When sending packets externally, hosts will run broadcast against default router's IP address, not the destination IP address
Draw a diagram example of a subnet
How can IP Subnets be managed?
  • A site will have an IP allocation
    • e.g. -
    • The allocation is a 16-bit network prefix; the remaining 16 bits can be used for host addresses and internal IP subnets
    • Prefix: <first-network-address>/prefix-length
    • So we would have
  • Administrators can decide how to do the further subneting
    • eg. allocating
What are the IP subnet specifics?
  • Subnet network adderss (First IP in range)
  • Subnet prefix length
  • Subnet mask (The fixed prefix bits for all hosts in the subnet)
  • The subnet IP ¬†broadcast address, for protocols using IP broadcasts

One address is also required for the router

Which are the IP addresses required for an IP subnet to function properly?
  • Network address (First IP in range)
  • IP broadcast Address (Subnet mask)
  • Router address
What is Network Address Translation (NAT)?
  • Is the process of modifying IP address information in IPv4 headers while in transit across a traffic routing device.
  • It is possible to run multiple hosts using private IP addresses behind a NAT device thatuses one or more global IP addresses
  • Use private IP space internally
  • IP headers rewritten as packets traverse NAT device
    • Maps private IPs to globale IPs and vice-versa
What is the dfference between NAT and NAPT
  • The original version of NAT had large pool of devices with private addresses sharing a smaller number of globally unique public addresses (Internal devices were allocated global IPs on demand)
  • Today's NAT has a pool of privately addressed devices sharing one public IP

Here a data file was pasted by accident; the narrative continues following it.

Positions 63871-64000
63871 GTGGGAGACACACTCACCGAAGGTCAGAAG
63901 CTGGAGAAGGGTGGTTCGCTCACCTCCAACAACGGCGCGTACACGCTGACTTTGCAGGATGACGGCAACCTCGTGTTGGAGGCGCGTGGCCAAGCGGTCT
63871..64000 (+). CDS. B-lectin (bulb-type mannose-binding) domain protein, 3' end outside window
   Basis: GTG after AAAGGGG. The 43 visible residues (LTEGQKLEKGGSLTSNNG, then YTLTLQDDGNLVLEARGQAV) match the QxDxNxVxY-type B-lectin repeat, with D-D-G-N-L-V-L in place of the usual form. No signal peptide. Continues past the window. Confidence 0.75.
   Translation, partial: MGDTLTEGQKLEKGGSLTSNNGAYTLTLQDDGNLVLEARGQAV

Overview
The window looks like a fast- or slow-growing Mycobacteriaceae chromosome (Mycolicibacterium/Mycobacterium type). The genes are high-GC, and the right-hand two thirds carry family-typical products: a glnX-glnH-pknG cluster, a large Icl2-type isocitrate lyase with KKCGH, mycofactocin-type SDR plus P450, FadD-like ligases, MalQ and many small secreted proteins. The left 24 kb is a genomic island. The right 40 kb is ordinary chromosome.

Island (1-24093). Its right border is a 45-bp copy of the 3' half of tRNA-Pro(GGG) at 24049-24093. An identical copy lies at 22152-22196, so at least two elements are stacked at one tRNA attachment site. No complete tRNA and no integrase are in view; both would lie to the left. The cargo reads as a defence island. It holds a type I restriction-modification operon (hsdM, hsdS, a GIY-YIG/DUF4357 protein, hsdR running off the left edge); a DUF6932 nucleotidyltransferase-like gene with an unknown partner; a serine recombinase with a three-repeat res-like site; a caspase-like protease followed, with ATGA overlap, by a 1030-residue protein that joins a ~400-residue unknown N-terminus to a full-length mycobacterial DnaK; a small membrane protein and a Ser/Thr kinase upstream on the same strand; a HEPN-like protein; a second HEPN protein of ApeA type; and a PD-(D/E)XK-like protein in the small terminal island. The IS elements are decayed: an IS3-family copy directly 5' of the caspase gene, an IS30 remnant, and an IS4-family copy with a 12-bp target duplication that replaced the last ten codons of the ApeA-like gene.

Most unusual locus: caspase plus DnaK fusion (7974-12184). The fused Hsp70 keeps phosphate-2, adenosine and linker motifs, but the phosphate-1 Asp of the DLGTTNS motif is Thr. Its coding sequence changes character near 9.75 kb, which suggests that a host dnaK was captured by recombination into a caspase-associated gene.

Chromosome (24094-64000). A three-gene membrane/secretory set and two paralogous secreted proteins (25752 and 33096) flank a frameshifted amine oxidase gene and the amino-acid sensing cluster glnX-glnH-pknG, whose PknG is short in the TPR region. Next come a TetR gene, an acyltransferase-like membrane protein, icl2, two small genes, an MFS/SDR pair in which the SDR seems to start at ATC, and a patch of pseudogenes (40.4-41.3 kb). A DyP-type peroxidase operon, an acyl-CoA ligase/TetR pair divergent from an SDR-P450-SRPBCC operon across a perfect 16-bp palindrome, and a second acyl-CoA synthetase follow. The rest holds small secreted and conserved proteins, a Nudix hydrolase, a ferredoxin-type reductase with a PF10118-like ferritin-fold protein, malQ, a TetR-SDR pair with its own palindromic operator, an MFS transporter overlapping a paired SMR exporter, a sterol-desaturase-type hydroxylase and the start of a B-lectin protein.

What does Network Address Port Translation (NAPT) consist of?
  • Has only one public IP address (With many hosts wanting to share it)
  • Router maintains a TCP/UDP port mapping table in addition to address mapping
    • Source port rewritten in addition ot source address as packet travels out to internet
    • Router device needs to maintain table of mappings
    • Applications may need to use 'keepalives' where necessary to avoid the mapping state timeout
Why use Network Address Port Translation (NAPT)?
  • Can share one or more global IP addresses between any number of internal hosts on network
  • Often deployed for
    • Perceived security of private addresses and implicit firewall
    • Topology hiding, and perceived 'ease' of network renumbering
  • Relies hosts behind NAT being client-only
Why is Network Address Port Translation (NAPT) considered bad?
  • Poor scalability due to requiring state information (mapping between global and private IPs/ports) to be held
  • Breaks end to end transparency and security (IPsec) model, because globally unique IPs are not used end to end
  • Has problems if applications embed IP addresses
  • Causes problems if multiple NATed sites merged, if they share common internal private IP addresses
  • Adds a not insignificant cost to support NAT traversal for applications
What is IP fragmentation?
Breaking a datagram into smaller pieces, so that packets may be formed that can pass through a link with a smaller maximum transmission unit (MTU) than the original datagram size.